My Blog
By Century Ear, Nose, Throat, Head & Neck Surgery
February 20, 2020
Category: ENT Care
Tags: Skin   Dermabrasion   Chemical peels  

As we age, the skin loses it's natural luminosity, because of dryness, damage, or slow cell turnover. Fortunately, there are many cosmetic treatments available that offer rejuvenation and improve the natural glow. If you'd like to look and feel younger by eliminating wrinkles, discolorations, and more, the providers here at Century Ear Nose and Throat offer facial plastic surgery options to improve your look.

To learn more about our skin surface procedures, read below, and to discuss them in detail, schedule a consultation at one of our three locations in Orland Park, Evergreen Park, and New Lenox, IL.

Common Skin Surface Procedures

If you require more youthful skin, these are only a few of the non-invasive procedures we provide to enhance its elasticity and improve hydration. Depending on the technology, you may remove acne or surgical scars, wrinkles, brighten skin, and repair its tone:

  • Dermabrasion - a powerful rotating instrument that precisely removes the layers of skin damage
  • Chemical peels - a chemical solution is brushed onto the skin and is left to soak before the layers are gradually peeled away
  • Laser resurfacing - wavelengths of light safely penetrate the skin to encourage new collagen growth and restore firmness

Which Procedure Is Right for You?

The skin is the body's largest organ, and taking care of it is a significant task. Here at Century Ear Nose and Throat, our providers offer ten different facial plastic surgery procedures to assist in rehabilitating the surface, shape, and structure of the skin. During a consultation, we will determine the best procedure for your condition after performing a physical assessment at one of our offices in Orland Park, Evergreen Park, and New Lenox, IL.

Interested? Give Us a Call

For more information about facial plastic surgery, the other conditions we treat, and services provided here at Century Ear Nose and Throat, dial (708) 460-0007 today to schedule an appointment at one of our offices in Orland Park, Evergreen Park, or New Lenox, IL.

By Century Ear, Nose, Throat, Head & Neck Surgery
January 31, 2020
Category: Otolaryngology
Tags: Dizziness  

It’s normal to experience bouts of dizziness if we are stressed, taking certain medications or haven’t eaten in a while; however, what might be going on if your dizziness persists? Dizziness isn’t an uncommon symptom. In fact, most people will experience dizziness that is serious enough to warrant seeing a doctor. While you may visit a family physician to find out what’s going on, don’t be surprised if you end up being referred to an ear, nose & throat doctor.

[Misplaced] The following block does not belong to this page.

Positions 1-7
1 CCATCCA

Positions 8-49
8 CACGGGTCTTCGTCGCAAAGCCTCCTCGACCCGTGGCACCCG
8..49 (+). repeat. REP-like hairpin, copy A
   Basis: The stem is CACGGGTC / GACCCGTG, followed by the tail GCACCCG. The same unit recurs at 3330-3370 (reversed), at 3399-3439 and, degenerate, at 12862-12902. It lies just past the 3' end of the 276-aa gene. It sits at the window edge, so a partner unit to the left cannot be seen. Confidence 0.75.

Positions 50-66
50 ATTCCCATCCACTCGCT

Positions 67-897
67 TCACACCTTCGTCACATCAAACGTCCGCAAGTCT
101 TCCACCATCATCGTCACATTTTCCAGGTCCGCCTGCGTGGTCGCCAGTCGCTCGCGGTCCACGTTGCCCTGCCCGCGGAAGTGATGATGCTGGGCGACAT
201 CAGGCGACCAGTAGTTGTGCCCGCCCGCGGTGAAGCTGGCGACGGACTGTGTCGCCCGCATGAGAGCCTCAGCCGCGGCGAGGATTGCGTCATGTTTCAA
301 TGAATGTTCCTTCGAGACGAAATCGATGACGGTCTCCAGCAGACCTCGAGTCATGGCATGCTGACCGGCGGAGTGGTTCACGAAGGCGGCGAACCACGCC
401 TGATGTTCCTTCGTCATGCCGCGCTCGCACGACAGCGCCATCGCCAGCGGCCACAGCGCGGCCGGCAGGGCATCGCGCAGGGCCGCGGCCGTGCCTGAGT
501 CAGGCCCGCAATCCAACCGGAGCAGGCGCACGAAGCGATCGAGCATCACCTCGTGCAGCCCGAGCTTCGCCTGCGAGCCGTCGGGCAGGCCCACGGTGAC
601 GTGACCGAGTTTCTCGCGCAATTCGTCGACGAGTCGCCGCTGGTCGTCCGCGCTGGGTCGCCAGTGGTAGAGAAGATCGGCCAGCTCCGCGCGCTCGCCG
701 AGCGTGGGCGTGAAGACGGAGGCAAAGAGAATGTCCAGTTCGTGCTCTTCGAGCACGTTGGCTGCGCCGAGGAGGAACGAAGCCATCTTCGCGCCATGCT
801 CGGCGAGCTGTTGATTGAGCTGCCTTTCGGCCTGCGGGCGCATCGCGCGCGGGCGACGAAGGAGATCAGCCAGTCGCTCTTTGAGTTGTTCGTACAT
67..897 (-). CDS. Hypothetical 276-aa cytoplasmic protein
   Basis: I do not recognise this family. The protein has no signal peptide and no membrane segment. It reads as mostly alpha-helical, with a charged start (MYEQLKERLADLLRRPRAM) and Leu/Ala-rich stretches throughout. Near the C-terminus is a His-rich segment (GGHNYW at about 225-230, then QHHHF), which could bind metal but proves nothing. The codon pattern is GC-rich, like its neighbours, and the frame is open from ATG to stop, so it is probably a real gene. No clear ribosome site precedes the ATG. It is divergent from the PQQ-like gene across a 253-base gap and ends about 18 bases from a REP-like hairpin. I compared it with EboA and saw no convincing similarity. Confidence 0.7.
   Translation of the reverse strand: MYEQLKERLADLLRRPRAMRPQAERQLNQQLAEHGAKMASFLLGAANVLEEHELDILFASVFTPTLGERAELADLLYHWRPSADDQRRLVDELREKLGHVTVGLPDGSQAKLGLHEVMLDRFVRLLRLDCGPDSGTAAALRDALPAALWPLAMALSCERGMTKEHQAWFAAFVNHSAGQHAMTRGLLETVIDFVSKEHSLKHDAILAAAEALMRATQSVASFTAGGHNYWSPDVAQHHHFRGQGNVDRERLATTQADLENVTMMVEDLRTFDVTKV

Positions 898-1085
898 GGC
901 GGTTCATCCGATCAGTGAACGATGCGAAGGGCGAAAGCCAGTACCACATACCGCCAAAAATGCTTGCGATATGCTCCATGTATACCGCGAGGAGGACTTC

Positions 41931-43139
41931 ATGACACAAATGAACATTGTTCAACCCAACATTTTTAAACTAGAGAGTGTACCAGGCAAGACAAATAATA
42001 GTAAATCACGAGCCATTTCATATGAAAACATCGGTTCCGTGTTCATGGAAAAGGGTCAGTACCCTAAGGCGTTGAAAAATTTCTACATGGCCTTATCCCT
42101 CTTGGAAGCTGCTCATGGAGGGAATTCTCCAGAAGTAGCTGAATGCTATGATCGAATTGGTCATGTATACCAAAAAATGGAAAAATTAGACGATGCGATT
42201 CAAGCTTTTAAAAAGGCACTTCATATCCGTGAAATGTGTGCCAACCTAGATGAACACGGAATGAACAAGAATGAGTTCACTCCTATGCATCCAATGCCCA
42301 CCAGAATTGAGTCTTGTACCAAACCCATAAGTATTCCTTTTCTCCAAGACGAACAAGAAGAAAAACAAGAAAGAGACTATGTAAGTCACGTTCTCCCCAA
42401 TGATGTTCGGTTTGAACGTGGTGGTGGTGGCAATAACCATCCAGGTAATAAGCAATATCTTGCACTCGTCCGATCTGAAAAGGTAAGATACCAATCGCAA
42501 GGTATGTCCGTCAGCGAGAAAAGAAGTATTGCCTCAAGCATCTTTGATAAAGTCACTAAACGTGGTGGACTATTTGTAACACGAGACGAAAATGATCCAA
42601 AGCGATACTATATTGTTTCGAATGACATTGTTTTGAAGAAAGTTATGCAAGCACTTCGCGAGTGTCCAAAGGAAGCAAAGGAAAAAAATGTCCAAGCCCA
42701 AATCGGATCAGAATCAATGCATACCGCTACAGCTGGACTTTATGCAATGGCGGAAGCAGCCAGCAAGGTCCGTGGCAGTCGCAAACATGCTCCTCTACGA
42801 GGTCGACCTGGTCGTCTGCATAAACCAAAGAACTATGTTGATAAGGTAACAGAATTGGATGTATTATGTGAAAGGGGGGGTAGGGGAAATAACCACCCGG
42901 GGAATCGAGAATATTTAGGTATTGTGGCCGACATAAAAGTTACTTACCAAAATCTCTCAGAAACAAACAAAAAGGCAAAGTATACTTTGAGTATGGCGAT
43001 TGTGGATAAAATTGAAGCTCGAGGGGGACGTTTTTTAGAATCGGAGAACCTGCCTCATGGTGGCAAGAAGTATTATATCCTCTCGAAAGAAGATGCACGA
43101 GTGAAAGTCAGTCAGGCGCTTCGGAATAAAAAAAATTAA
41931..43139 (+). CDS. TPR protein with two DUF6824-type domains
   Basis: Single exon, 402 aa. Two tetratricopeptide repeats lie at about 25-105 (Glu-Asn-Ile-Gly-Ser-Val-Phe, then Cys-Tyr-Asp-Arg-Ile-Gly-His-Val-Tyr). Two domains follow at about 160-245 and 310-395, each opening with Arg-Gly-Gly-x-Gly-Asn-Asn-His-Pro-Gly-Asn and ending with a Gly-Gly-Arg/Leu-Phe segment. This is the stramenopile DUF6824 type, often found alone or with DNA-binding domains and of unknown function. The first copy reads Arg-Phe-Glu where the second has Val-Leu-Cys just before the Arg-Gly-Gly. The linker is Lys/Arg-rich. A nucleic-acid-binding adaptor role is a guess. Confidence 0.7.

What causes dizziness?

Dizziness refers to a serious of sensations that make you feel lightheaded, off balance, unsteady or feeling like the world around you is spinning (vertigo). Sometimes dizziness may be accompanied by nausea and vomiting, particularly during more severe episodes. These symptoms can be unnerving but an otolaryngologist can often help.

The most common causes of dizziness that we see include:

Benign paroxysmal positional vertigo (BPPV): This problem affects the inner ear and can lead to persistent episodes of vertigo. Symptoms usually last no more than a minute and will typically come and go. Unfortunately, there often is no cause of BPPV; however, sometimes migraines or inner ear damage may be to blame. Sometimes this condition will go away on its own but an ENT doctor can also provide you with treatment options such as physical therapy that can get rid of symptoms sooner.

Vestibular neuronitis: Inflammation of the eight cranial nerve, known as the vestibular nerve, results in severe vertigo episodes that may cause you to lose balance. This condition can also cause nausea and vomiting. Symptoms usually last anywhere from 7 to 10 days and become milder over the course of several months. A viral or bacterial infection is usually to blame for inflammation of the vestibular nerve.

There are certain medications that can be prescribed by an ENT specialist to help lessen the severity and duration of your symptoms. Sometimes a special type of physical therapy is performed to treat this condition.

Labyrinthitis: This inner ear disorder occurs when one of the two vestibular nerves becomes inflamed. Along with dizziness, vertigo, tinnitus (ringing in the ears), and nausea you may also lose hearing in one ear. Any changes to your hearing warrant immediate medical attention. Viral, respiratory, and bacterial infections can all cause this disorder.